February 13, 2006 9:00 PM PST

IBM upgrades Power5+ to 2.2GHz

A correction was made to this story. Read below for details.

IBM plans to announce several new Unix servers Tuesday, including a midrange p5 570 system with faster Power5+ processors running at 2.2GHz.

Until now, the Power5+ ran at a top speed of 1.9GHz, the same top speed as its fastest Power5 predecessor. In addition to the speed boost, IBM introduced some new models with its Quad Core Module (QCM) technology, which puts two Power5+ chips in a single ceramic package that can plug into a socket that in the past would have been occupied by a single chip.

IBM has put a priority on boosting clock speed. Frequencies will jump to a speed between 4GHz and 5GHz with the next major processor, Power6, due in 2007. Boosting performance is a key element of IBM's competitive attack in the Unix server market against its top rivals, Sun Microsystems and Hewlett-Packard.

Big Blue also brought the 2.2GHz Power5+ to its p5 575, a system intended for high-performance technical computing tasks that's 24 inches wide--unusual when compared with the 19-inch width typical for rack-mounted systems.

IBM began selling its QCM systems in 2005 with the p5 550. "The 550Q was a raging success last quarter, outperforming our forecast by 2X," pSeries Vice President Karl Freund said in an e-mail to CNET News.com. Now the company is introducing a fuller product line.

The p5 510Q is 3.5 inches thick and has two 1.5GHz dual-core Power5+ chips. A higher-end QCM system with dual 1.5GHz Power5+ processors is the p5 520Q, which is 7 inches thick.

The p5 560Q has many as eight dual-core 1.5GHz Power5+ processors and also is 14-inches tall in a configuration made of two 7-inch building blocks. Models with a single building block also are available.

IBM also released the IntelliStation Power 185 Express workstation using single or dual PowerPC 970 processors.

Correction: This article misstated some configuration details of new IBM Unix servers. The p5 510Q and p5 520Q have 1.5GHz processors. A single p5 560Q can be 14-inches tall when configured with two 7-inch building blocks. And the Power 185 workstation uses single-core PowerPC 970 processors.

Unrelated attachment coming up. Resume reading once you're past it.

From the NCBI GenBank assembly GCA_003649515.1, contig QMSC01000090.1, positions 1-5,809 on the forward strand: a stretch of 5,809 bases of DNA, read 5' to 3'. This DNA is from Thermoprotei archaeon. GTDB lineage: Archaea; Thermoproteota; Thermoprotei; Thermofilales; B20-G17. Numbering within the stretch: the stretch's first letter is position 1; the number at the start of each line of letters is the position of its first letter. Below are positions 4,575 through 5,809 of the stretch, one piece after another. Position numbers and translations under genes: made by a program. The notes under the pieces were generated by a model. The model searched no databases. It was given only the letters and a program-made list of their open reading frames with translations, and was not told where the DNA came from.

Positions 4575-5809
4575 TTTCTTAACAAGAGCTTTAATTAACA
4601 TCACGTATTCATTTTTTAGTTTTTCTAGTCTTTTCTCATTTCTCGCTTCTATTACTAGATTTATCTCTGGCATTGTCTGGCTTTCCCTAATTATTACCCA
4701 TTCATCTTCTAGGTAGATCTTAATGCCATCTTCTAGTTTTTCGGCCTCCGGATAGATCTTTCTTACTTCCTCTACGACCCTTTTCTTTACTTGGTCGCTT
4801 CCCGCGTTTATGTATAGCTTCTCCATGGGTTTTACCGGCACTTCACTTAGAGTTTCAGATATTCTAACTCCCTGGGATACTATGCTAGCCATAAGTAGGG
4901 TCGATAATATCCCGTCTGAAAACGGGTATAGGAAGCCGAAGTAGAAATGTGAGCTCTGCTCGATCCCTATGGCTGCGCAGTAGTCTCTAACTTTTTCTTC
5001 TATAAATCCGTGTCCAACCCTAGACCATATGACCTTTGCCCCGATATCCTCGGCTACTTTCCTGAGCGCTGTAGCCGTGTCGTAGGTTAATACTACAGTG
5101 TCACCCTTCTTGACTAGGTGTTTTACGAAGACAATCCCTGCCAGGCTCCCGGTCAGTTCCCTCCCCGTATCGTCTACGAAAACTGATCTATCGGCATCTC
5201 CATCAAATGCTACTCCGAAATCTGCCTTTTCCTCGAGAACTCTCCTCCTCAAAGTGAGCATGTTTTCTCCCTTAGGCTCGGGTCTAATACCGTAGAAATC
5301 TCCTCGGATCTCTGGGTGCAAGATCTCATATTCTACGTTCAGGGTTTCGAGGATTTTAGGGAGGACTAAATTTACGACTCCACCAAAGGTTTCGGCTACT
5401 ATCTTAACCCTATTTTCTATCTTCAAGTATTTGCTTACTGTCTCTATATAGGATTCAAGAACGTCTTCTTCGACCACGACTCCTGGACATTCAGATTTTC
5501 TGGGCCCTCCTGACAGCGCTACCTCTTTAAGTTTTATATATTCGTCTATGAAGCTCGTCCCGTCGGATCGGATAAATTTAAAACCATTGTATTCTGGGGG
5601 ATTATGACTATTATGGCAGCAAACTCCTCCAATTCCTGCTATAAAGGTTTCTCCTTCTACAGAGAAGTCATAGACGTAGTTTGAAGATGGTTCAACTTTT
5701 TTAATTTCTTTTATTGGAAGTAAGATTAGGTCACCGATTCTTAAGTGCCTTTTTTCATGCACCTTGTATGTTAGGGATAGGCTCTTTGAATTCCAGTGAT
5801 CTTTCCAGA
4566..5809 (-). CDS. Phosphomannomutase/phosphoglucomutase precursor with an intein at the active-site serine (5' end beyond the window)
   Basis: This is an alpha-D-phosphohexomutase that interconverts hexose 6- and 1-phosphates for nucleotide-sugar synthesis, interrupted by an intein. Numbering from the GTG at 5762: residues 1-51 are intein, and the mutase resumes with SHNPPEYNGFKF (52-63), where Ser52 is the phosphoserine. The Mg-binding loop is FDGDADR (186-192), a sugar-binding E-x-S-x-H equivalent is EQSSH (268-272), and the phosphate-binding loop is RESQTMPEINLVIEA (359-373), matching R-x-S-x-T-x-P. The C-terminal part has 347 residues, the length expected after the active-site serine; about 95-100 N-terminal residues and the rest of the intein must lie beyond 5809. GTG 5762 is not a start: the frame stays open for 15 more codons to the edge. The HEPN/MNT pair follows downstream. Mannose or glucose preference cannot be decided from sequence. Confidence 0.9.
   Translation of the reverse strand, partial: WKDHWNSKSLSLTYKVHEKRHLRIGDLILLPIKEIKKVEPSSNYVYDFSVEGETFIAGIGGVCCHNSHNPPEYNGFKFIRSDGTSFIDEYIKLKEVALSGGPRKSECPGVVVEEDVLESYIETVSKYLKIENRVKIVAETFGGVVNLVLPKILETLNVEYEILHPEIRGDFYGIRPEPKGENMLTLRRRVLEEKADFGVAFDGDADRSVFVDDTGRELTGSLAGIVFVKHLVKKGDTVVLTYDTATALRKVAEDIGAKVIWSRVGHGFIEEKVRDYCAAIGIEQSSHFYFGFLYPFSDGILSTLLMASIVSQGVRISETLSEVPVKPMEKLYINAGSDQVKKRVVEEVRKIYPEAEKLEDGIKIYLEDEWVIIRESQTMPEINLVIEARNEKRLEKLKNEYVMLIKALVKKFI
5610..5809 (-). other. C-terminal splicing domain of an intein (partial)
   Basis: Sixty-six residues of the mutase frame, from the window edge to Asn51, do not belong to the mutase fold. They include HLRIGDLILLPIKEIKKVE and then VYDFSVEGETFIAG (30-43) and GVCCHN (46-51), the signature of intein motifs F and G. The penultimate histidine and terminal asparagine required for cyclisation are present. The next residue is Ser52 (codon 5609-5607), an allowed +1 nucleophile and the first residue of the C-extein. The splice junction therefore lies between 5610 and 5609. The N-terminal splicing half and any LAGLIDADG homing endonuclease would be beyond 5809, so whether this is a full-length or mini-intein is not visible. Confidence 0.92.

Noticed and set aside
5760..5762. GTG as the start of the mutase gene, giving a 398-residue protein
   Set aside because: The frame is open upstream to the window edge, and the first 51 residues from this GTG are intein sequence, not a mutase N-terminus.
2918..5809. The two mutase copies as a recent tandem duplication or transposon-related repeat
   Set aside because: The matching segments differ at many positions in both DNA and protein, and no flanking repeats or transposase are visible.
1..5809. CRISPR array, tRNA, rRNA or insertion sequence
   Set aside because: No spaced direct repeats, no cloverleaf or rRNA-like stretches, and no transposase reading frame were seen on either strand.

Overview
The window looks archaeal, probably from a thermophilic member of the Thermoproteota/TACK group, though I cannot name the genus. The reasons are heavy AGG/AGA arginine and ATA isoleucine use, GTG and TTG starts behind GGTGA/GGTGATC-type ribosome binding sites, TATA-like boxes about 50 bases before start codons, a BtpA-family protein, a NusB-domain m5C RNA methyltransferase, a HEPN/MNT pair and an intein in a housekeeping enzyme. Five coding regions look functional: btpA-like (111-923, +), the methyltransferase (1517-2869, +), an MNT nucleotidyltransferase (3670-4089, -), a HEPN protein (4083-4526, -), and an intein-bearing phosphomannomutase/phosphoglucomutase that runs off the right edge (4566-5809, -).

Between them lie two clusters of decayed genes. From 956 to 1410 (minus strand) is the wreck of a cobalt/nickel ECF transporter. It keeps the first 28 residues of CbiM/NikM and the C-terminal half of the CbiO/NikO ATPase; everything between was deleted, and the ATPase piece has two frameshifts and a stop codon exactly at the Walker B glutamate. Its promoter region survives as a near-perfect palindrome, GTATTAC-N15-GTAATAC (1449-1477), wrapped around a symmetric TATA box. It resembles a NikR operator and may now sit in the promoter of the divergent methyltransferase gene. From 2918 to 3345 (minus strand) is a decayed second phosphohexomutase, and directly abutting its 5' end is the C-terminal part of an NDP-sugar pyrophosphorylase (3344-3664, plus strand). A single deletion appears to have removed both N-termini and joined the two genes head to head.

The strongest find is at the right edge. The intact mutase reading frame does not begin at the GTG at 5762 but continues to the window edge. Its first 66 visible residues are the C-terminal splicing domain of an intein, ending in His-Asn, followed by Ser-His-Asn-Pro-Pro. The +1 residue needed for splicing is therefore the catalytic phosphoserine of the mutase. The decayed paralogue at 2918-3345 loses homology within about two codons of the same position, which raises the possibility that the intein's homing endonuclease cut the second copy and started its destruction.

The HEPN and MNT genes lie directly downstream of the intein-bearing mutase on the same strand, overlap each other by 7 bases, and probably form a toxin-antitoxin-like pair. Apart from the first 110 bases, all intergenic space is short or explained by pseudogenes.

See more CNET content tagged:
Unix server, IBM PowerPC 970, building block, IBM Corp., Unix


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15% increase in 18 months? Wow
So who believes IBM will release Power6 at 4-5GHz? Its taken
IBM 18 months to increase Power5 clock by 15% and has been at
1.9GHz since 2003 when Power4+ was released! And in a year,
they'll double performance. Yeah right. Isn't the MHZ myth
dead? Intel realized they can't go beyond 3.8GHz. Why isn't IBM
talking about how much power these hungry chips consume?
Do they really believe people will continue to invest in servers
that are economically unfriendly like a 5 MPG Hummer with
todays $3 gallon? Who thinks energy costs are going down?
Obviously IBM doesn't care. They just want your money.
Posted by (11 comments )
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Well, IBM has proven that they made good on all of their promises, contrary to the likes of Sun and Intel who have cancelled, scaled back, or significantly delayed their "next-generation" products. No wonder Sun has lost so many customers to IBM and now IBM leads the Unix market. You (erroneously) make clock speed synonymous with performance. Clock speed is just one aspect of performance. There's a world of difference between Power4+'s 1.9 GHz processor and POWER5 and now Power5+'s 1.9 GHz performance. By the way, it seems that Sun likes what it sees in the IBM Power architecture, enough to incorporate it into its T2000 server. The T2000 service manual says that the server's system controller is a PowerPC Extended Core. Go to Sun's web site and check it out, page 122, Sun Fire T2000 Server Service Manual.
Posted by unelson (3 comments )
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